Matching of Invoices

The matching concept in GST may create a problem as huge number of invoices have to be uploaded in the software. The details of supplies and the amount collected during a calendar month and furnished by every operator in his statement should be matched with the corresponding details of outward supplies furnished by the concerned supplier in his valid return filed for the same calendar month or any preceding calendar month. If the above do not match within a reasonable time, then the supplier would be liable to pay tax along with interest at the rate pecified under section 50 on the amount so added from the date such tax was due till the date of its payment.

Discounting

The Vendors Offer a lot of discounts post invoicing which may not be known at the time of invoice and may be innovative and different from trade norms. As per the CGST Act , 2017, these discounts may not be allowed as deduction from transaction value on which GST would be calculated as section 15 of the CGST Act , 2017 allows only such post-supply discount which is established as per the agreement and is known at or before the time of supply and specifically linked to relevant invoices. Moreover, there is a concept of sizable discount in the e-commerce sector which are offered by the vendors on e-commerce sites by borne by the e-commerce operators. For example, a product worth 1000 are sold by the vendor at a discounted price of 800. While the consumer ends up paying 800 but the differential amount of 200 are paid by ecommerce operator to the vendors. In e-commerce trade parlance, it is known as “burning cash for promotion”. Thus it is loss to the e-commerce in the form of discount on which tax authorities may end up demanding tax on it keeping in mind the provision enumerated in section 15(3).

Stock transfer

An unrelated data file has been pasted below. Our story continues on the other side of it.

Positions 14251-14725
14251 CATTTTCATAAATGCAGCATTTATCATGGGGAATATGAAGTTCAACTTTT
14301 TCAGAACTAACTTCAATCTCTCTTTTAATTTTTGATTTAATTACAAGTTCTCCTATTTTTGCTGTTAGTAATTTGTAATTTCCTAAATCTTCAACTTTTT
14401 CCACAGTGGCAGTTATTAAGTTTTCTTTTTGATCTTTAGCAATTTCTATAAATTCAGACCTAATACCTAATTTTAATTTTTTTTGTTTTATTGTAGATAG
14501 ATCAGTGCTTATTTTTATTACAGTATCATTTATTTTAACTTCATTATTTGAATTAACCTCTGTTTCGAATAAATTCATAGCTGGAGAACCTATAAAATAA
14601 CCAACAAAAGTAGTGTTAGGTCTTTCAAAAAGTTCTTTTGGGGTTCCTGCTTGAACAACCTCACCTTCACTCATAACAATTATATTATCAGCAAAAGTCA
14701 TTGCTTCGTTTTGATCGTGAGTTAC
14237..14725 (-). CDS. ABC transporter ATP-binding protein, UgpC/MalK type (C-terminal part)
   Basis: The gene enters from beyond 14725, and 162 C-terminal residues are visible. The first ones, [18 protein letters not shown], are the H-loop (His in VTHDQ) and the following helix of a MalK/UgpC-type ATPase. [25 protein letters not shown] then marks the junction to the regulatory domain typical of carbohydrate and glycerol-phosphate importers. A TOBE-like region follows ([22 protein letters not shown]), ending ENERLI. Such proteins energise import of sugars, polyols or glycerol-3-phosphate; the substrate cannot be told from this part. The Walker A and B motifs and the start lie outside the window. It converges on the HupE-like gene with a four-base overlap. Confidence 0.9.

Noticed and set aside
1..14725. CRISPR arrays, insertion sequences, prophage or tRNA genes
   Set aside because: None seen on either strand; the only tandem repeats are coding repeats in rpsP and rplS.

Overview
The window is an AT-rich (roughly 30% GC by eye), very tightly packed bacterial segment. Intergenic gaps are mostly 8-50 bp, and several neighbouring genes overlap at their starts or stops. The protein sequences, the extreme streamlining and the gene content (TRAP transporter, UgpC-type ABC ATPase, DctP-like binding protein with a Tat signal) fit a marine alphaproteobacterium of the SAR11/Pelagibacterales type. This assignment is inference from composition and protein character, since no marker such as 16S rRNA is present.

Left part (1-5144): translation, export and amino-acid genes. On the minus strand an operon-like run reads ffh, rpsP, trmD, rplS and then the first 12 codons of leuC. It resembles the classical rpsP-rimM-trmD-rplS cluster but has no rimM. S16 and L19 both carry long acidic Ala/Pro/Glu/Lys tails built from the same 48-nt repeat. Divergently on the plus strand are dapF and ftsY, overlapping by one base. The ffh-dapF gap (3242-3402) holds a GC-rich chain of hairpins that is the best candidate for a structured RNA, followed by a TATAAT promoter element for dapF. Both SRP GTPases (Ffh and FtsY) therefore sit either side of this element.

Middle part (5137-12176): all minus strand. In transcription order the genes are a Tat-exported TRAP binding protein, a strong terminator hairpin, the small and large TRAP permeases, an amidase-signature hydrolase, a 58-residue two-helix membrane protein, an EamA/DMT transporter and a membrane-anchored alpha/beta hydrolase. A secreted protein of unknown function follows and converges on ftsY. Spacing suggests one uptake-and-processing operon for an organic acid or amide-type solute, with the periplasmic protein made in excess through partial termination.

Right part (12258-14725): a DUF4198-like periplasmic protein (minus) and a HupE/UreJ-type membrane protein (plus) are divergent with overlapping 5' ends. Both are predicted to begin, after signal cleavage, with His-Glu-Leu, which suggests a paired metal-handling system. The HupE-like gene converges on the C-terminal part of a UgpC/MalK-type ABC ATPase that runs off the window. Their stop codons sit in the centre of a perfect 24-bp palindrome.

In present regime, stock transfers are not liable to CST and entry tax, if applicable except the VAT credit retention. However, under GST regime if there is interstate stock transfer, it would be leviable to IGST. Although credit of IGST can be claim but it would unnecessarily block the working capital ultimately increasing the financial burden.

What e-commerce companies should immediately do?

  • Review of existing business models
  • Review of supply chain management
  • Vendor training modules to ensure compliances and harmony with e-com’s procedures / documentations
  • Standardization of documents, invoices etc.
  • Vendor contracts / documentation
  • Review / change of ERP / operational software
  • Accounting changes
  • Impact analysis
  • Supply chain / logistics analysis
  • Staff training

Conclusion

GST is surely going to be a game changer for e-commerce businesses as there are no provisions relating to collection of tax at source under the current tax regime. In order to mitigate the challenges being posed by e-commerce transactions, the Act endeavors to establish a compliance mechanism to ensure that the appropriate taxes are discharged by the actual suppliers supplying goods or services through electronic portals.